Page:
As a bonus, I would appreciate if an answer addressed the phonetic reason for this sound change. Is it due to the lengthening process that seems to have created most of the rest of the CLOTH set? Or is it a separate change caused by the rounding/backing effect of "dark l"? Ben Trawick-Smith has a post about "The Cloth Set" on his dialect blog where he suggests that velarization may have been the reason "o" is pronounced /ɔ/ before some words with /ŋ/, /ɡ/, and /n/; since "dark l" is velarized, this seems like it would also be applicable here.
Here is a list of words spelled with "ol" that are, or can be, pronounced with /ɔl/. I consulted online versions of the Merriam-Webster dictionary (MW), the Oxford Advanced Learner's Dictionary (OALD), and the American Heritage Dictionary (AHD):
Two pronunciations /ɔl/, /oʊl/ listed in MW, AHD
Two pronunciations /ɔl/, /oʊl/ listed in MW; only /ɔl/ listed in AHD
Two pronunciations /ɔl/, /oʊl/ listed in MW; three pronunciations /ɔl/, /oʊl/, /ɑl/ listed in AHD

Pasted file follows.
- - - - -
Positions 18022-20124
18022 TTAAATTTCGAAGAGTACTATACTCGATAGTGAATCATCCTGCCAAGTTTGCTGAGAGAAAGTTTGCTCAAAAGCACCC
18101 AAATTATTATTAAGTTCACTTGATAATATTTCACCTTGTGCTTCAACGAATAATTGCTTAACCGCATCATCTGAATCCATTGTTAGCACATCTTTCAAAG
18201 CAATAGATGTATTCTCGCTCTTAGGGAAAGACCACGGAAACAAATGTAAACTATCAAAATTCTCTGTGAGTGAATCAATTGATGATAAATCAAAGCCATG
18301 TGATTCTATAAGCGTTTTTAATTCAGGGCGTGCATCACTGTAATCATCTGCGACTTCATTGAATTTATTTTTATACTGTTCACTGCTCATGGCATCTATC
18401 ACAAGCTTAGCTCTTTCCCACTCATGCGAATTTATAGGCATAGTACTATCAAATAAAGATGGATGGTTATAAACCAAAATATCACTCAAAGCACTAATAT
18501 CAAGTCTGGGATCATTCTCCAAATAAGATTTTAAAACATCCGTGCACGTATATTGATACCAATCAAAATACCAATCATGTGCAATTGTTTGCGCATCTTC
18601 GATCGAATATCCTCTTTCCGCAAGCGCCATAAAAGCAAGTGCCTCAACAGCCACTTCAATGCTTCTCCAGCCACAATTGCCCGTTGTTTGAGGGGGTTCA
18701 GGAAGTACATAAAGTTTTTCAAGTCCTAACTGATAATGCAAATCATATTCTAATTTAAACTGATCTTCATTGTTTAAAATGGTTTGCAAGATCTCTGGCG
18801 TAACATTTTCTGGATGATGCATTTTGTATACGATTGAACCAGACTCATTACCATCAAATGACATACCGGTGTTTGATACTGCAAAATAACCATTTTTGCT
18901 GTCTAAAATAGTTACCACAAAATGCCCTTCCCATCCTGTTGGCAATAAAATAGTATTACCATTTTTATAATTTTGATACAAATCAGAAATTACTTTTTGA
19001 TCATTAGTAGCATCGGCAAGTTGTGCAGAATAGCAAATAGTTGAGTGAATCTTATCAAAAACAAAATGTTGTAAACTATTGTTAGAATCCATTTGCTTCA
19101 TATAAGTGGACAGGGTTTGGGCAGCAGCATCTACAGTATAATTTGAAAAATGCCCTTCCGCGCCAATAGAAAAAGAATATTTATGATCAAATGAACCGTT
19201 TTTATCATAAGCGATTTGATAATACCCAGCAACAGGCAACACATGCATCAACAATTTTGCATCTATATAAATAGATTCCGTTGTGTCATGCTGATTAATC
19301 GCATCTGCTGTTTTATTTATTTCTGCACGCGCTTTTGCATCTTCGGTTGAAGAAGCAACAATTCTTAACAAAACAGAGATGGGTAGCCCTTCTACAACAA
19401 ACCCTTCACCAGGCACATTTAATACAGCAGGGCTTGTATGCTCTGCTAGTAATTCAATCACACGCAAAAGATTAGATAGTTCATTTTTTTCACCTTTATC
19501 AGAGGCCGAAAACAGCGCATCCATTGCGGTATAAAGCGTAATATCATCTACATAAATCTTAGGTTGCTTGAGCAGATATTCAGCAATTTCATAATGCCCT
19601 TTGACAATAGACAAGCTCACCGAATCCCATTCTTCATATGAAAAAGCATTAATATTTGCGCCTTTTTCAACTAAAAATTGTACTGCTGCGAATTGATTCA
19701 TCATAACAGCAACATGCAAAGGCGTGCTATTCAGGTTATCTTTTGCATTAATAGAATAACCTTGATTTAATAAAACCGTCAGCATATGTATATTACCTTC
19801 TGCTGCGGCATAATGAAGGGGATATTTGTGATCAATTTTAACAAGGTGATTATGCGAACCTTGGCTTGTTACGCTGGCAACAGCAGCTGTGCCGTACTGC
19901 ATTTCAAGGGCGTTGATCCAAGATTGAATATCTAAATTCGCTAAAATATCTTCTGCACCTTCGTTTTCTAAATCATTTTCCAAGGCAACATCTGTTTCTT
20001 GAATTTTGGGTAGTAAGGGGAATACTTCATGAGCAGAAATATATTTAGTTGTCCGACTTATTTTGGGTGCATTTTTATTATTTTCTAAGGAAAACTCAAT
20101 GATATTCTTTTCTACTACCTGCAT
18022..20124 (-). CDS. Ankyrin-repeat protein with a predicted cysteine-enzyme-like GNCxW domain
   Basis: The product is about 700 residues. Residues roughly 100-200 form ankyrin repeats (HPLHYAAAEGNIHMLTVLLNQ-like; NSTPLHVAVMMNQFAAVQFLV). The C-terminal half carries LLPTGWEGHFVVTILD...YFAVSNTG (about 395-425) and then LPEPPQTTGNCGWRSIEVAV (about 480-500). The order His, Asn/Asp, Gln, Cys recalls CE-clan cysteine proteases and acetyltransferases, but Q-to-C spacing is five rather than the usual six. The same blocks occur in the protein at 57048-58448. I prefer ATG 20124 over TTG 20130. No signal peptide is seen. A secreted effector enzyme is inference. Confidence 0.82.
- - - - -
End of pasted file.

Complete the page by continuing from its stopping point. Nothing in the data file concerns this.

Two pronunciations /oʊl/, /ɔl/ listed in MW; two pronunciations /ɔl/, /ɑl/ listed in AHD
Only /ɔl/ listed in MW; /ɔl/, /ɑl/ listed in AHD and OALD:
alcohol alcoholism (pronunciation with \-kə-hə-\ also listed by MW)
Two pronunciations /ɔl/, /ɑl/ listed (MW, AHD, OALD all agree):
alcoholic workaholic, workaholism parasol
Two pronunciations listed: /ɔl/, /ɑl/ in MW, AHD and /ɑl/, /ɔl/ in OALD
Two pronunciations listed: /ɑl/, /ɔl/ in MW and /ɔl/, /ɑl/ in AHD, OALD
Two pronunciations /ɑl/, /ɔl/ listed (MW, AHD, OALD all agree):
golf (MW says l can be dropped) solv- in solve, absolve, resolve, solvent, solvency...
Two pronunciations /ɑl/, /ɔl/ listed in MW, OALD; only /ɑl/ listed in AHD:
-volv- in evolve, revolve, involve, devolve...
Two pronunciations /ɑl/, /ɔl/ listed in MW, AHD; only /ɑ/ listed in OALD:
Two pronunciations /ɑl/, /ɔl/ listed in MW; only /ɑ/ listed in AHD, OALD:
Two pronunciations /ɑl/, /ɔl/ listed in MW; no entries in OALD
sol (as a unit of currency, or "a fluid colloidal system") cytosol, cytosolic hydrosol
Similar words for which MW only lists /ɑl/
Sol (the Roman god) (AHD lists /ɑl/, /oʊl/) pol (short for "politician") (AHD lists only /ɔl/)
Similar words for which dictionaries list only /ɑl/, not /ɔl/ (MW, AHD, OALD all agree)
col loll hydrosolic (not in OALD) melancholic metabolic vitriolic diastolic
Similar words MW, AHD list with /ɑl/,/oʊl/ (but not /ɔl/)